NBA must determine future of wearables with new CBA

The NBA’s tentative new collective bargaining agreement has solidified the league’s financial foundation for at least the next six years and taken steps to decrease the wear and tear on players through the reduction of preseason games, back to backs, and four games in five nights. However, as ESPN’s Tom Haberstroh reports, the additional creation of a wearables committee suggests there’s still work to be done in determining how best to integrate new health and wellness technologies into the game.

Likely at the core of the discussion is who owns the data, how it can be used, and of course how do teams, players, and the league make money off of the information produced by the wearables.

Richard Drew/ Associated Press
Richard Drew/ Associated Press

For example, imagine the “crunch time” heart rate sponsored by your favorite antacid. Who gets the money generated from that sponsorship category? Is there an invasion of privacy for the athletes whose information is being displayed? How is the information utilized when it comes time to negotiate contracts? What type of liability do teams have if it can be shown that they were negligent in their use of an athlete considering the availability of data?

These are just some of the questions that arise when wearables and the data they generate get introduced into real-time game environments, whereas use solely during practice don’t produce nearly as many questions.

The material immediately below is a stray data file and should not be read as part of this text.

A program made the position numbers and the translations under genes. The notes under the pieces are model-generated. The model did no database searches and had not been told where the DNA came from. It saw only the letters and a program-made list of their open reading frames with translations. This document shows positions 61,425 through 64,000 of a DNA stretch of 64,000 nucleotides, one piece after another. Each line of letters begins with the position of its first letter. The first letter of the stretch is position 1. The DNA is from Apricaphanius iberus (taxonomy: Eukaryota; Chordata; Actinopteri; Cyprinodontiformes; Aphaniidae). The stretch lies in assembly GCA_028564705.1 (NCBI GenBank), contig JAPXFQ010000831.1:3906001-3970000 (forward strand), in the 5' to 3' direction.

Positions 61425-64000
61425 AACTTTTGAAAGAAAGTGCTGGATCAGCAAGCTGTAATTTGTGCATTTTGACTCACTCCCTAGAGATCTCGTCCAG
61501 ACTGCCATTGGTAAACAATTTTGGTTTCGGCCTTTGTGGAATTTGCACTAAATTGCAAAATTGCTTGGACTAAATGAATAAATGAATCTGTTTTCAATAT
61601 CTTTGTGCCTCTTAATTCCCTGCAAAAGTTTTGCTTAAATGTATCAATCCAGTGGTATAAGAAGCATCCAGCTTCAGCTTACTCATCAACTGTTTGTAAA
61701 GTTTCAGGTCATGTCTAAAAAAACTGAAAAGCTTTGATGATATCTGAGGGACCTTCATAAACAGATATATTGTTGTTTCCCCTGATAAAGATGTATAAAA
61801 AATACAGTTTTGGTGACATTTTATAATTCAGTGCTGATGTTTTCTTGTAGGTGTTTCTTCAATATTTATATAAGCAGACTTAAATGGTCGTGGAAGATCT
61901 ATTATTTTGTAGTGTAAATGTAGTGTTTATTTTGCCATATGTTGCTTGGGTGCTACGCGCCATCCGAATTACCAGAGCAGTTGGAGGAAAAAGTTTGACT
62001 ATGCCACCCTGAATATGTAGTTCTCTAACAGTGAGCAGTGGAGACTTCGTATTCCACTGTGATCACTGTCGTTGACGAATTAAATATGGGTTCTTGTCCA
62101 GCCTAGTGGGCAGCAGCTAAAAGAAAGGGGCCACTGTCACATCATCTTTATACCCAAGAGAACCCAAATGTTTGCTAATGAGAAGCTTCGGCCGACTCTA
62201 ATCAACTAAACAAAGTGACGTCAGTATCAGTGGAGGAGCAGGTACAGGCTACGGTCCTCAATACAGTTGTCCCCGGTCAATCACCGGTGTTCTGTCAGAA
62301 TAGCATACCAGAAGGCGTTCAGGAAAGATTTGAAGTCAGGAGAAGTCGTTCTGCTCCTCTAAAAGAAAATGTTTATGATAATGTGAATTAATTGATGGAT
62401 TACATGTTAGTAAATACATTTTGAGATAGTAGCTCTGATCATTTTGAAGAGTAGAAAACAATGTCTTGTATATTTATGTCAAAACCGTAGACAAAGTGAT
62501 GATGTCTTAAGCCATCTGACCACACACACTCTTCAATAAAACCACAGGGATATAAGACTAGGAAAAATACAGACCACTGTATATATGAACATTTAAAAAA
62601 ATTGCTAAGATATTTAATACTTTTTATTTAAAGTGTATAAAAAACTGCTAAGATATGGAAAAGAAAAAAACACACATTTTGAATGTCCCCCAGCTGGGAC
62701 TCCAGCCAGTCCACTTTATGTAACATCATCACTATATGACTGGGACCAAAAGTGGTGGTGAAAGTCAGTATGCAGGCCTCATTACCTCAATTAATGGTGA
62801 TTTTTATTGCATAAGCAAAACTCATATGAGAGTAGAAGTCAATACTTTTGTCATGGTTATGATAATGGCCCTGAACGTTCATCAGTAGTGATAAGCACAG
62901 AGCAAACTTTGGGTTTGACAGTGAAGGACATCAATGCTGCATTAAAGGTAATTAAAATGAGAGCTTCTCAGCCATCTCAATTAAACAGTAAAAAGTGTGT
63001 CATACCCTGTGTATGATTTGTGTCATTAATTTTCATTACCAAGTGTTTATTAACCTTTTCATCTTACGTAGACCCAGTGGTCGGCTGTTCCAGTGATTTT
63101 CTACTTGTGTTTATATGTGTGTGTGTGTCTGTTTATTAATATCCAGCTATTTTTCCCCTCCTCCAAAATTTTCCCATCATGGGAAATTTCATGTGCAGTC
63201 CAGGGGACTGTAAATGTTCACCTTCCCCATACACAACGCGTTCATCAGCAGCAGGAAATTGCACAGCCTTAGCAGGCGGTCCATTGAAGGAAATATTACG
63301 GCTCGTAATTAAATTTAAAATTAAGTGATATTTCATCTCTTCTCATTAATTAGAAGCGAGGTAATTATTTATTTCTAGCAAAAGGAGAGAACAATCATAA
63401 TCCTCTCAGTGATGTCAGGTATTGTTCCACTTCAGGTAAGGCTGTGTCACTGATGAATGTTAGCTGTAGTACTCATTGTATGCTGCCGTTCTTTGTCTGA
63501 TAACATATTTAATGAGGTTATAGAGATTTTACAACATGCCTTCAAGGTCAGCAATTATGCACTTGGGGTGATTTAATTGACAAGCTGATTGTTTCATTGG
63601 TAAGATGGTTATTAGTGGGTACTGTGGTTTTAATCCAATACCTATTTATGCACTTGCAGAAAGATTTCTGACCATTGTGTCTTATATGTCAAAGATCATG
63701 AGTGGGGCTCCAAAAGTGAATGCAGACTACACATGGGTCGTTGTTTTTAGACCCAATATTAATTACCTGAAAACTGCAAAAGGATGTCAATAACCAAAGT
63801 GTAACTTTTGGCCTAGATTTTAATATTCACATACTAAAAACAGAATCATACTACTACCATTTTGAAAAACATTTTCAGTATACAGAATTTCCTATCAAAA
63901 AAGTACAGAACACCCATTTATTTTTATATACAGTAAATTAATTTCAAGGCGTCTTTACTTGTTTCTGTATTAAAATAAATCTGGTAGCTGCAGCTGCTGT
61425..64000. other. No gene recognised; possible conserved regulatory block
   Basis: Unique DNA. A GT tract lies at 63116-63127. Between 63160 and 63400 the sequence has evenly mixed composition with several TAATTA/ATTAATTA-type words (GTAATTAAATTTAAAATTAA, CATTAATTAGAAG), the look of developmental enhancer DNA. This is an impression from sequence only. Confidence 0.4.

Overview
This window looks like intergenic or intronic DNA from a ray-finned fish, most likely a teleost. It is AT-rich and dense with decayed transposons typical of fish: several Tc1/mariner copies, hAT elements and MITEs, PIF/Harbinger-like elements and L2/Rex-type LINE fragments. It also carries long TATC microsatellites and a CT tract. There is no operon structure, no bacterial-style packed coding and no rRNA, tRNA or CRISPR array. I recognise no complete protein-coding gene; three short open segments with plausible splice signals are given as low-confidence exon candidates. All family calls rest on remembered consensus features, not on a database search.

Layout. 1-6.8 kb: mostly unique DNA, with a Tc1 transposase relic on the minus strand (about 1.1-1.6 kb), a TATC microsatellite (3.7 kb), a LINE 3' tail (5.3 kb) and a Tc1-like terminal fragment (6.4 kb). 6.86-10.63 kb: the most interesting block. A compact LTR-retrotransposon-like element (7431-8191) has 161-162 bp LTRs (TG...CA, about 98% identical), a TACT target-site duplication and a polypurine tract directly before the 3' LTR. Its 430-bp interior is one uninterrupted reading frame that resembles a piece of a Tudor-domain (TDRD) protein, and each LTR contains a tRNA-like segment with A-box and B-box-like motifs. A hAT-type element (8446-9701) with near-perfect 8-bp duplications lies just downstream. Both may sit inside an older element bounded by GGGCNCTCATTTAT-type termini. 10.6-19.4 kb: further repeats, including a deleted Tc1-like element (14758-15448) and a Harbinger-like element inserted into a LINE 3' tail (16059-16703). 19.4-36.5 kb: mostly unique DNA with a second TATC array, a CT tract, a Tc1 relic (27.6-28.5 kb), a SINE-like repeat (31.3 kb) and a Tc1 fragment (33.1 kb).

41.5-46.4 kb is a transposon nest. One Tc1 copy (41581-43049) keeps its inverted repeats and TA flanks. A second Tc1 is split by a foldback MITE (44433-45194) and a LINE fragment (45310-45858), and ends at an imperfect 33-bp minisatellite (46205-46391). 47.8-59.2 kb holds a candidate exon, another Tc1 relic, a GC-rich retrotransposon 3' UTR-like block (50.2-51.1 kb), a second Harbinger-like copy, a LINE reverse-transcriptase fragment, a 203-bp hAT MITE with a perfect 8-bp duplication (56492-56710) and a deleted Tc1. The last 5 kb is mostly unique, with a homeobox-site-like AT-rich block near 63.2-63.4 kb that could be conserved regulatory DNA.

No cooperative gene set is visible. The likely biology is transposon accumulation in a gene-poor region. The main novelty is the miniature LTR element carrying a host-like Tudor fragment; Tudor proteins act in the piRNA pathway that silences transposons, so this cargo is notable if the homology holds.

The NBA and its players are right to take a measured, but proactive approach toward the introduction of these devices into the game. With so many devices being developed and companies involved, it’s a bit of the wild west in terms of both usage and data generated. From basic data such as heart rate monitoring and distance traveled to oxygen levels, there’s a mountain of information to parse and utilize, let alone manage.

Each league has to determine how best to integrate these devices, while players must make sure they’re not being harmed by sharing what’s arguably private data that could be used against them at some point.

If the league and its players can find a compromise, there’s an opportunity to not only increase revenue through leveraging the data for sponsorship opportunities, but the increased integration of health information may lead to healthier players and more efficient management of playing time and scheduling. It’s pretty easy to see the value in wearables for all of those involved, but without developing structured rules and regulations for their use, the league and its players might not be able to avoid the potential pitfalls.